Pramlintide
1. Hollander P, Ratner R, Fineman M, Strobel S, Shen L, Maggs D, Kolterman O, Weyer C. Addition of pramlintide to insulin therapy lowers HbA1c in conjunction with weight loss in patients with type 2 diabetes approaching glycaemic targets. Diabetes Obes Metab 5:408-14, 2003. Copyright 2011 by Joslin Diabetes Center. All rights reserved. Any reproduction of this document, which omits Joslin’s name or copyright notice is prohibited. This document may be reproduced for personal use only. It may not be distributed or sold. It may not be published in any other format without the prior, written permission of Joslin Diabetes Center, Publications Department, 617-309-5815. Please refer to Joslin’s web site, www.joslin.org, for the most current version of our Clinical Guidelines. 2. Hollander PA et al. Pramlintide as an adjunct to insulin therapy improves long-term glycemic and weight control in patients with type 2 diabetes: a 1-year randomized controlled trial. Diabetes Care 26:784-790, 2003. 3. Weyer C, Gottlieb A, Kim DD, Lutz K, Schwartz S, Gutierrez M, Wang Y, Ruggles JA, Kolterman OG, Maggs DG. Pramlintide reduces postprandial glucose excursions when added to regular insulin or insulin lispro in subjects with type 1 diabetes: a dose-timing study. Diabetes Care 26:3074-9, 2003. 4. Whitehouse F, Kruger DF, Fineman M, Shen L, Ruggles JA, Maggs DG, Weyer C, Kolterman OG. A randomized study and open-label extension evaluating the long-term efficacy of pramlintide as an adjunct to insulin therapy in type 1 diabetes. Diabetes Care 25:724-30, 2002. Bromocriptine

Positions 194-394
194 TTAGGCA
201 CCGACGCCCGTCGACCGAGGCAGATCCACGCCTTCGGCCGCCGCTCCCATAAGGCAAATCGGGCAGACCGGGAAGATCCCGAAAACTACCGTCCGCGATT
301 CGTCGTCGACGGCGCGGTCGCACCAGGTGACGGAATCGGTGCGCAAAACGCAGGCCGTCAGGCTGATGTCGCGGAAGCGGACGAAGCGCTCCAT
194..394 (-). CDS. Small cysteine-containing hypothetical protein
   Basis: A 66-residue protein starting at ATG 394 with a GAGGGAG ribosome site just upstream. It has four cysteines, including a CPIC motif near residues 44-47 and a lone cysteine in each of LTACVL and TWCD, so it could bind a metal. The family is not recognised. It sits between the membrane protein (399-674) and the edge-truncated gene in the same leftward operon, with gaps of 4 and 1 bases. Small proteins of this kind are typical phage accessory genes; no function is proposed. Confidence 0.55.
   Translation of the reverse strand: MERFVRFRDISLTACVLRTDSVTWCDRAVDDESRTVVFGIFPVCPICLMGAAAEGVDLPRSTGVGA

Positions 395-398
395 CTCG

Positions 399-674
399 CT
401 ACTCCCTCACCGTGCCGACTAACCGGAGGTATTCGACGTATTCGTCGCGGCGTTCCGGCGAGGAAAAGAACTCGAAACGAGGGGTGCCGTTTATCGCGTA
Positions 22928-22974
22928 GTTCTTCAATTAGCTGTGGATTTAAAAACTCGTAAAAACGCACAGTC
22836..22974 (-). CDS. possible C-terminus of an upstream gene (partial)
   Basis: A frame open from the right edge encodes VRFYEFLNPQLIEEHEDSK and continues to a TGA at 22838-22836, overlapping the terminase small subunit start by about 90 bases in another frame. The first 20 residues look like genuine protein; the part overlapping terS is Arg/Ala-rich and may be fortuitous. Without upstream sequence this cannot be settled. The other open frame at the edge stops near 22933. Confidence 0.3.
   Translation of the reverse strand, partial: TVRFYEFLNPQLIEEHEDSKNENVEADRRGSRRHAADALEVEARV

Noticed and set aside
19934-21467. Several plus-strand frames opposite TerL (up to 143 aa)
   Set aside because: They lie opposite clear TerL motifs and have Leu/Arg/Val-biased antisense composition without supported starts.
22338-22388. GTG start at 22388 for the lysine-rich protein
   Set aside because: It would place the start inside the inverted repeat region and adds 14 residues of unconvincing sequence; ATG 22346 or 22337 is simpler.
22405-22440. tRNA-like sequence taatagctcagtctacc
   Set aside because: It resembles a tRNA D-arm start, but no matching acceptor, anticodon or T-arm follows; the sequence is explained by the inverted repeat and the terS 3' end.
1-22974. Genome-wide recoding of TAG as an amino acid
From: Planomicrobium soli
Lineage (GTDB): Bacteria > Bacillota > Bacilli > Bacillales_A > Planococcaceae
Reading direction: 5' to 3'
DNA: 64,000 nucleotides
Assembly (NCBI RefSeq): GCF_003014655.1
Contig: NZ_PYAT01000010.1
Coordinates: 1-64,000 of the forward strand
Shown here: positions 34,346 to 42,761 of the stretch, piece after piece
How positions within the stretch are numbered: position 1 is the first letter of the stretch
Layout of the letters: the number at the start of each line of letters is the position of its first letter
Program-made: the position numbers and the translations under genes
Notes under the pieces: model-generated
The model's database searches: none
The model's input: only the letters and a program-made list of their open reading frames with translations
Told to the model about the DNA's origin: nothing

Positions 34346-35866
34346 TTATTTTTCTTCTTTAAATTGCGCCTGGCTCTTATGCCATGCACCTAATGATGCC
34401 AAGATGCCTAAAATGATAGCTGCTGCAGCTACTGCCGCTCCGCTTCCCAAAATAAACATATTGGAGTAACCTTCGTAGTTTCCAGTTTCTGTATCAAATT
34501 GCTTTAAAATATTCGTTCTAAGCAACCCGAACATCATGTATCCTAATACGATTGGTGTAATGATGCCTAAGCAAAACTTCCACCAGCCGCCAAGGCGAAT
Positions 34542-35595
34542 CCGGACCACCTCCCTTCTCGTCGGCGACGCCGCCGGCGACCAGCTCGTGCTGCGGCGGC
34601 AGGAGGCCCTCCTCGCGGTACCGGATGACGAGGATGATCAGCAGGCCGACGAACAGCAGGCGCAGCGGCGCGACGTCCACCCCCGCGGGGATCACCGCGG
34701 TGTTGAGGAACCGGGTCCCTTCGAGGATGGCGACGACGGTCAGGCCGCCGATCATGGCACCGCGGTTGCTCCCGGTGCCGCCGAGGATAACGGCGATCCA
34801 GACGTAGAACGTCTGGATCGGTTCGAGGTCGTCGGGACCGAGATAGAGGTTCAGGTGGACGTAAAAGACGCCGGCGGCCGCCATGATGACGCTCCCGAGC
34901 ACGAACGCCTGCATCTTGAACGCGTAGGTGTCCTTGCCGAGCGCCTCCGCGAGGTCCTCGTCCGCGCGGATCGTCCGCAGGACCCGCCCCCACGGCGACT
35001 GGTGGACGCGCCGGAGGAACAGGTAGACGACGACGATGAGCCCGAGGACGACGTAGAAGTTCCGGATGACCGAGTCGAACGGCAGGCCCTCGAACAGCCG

1. Holt, RI et al Bromocriptine: old drug, new formulation, and new indication Diabetes, Obesity, and Metabolism 2010; 12: 1048-1057. Copyright 2011 by Joslin Diabetes Center. All rights reserved. Any reproduction of this document, which omits Joslin’s name or copyright notice is prohibited. This document may be reproduced for personal use only. It may not be distributed or sold. It may not be published in any other format without the prior, written permission of Joslin Diabetes Center, Publications Department, 617-309-5815. Please refer to Joslin’s web site, www.joslin.org, for the most current version of our Clinical Guidelines.

Source: http://joslincme.com/bin_from_cms/Pharma_Guideline_-rev-emb-_10-_28_2011.pdf

West joint prescribing formulary

Chapter 4 – DRUGS ACTING ON CENTRAL NERVOUS SYSTEM Category Drug name Strength / dose / form BCU Comments 4.1 – Hypnotics and anxiolytics 4.1.1 Hypnotics Benzodiazepine mazepam 4.1.2 Anxiolytics Benzodiazepine Beta blockers 4.2 – Drugs used in psychoses and related disorders 4.2.1 Antipsychotic Restricted to specialist psychiatric use only

Blood donor requirements - english 092808

BLOOD DONOR REQUIREMENTS Basic Requirements Medications Be at least 17 years of age to 85th birthdayAutomated col ection donations may have additional requirements Claravis (I Claravis s Coumadin Coumadin – Donation Frequency Whole blood donors may donate every 56 daysPlatelet donors may donate every 48 hoursRed cel apheresis donors may donate every 112 days Imm

Copyright © 2010-2014 Drugstore Pdf Search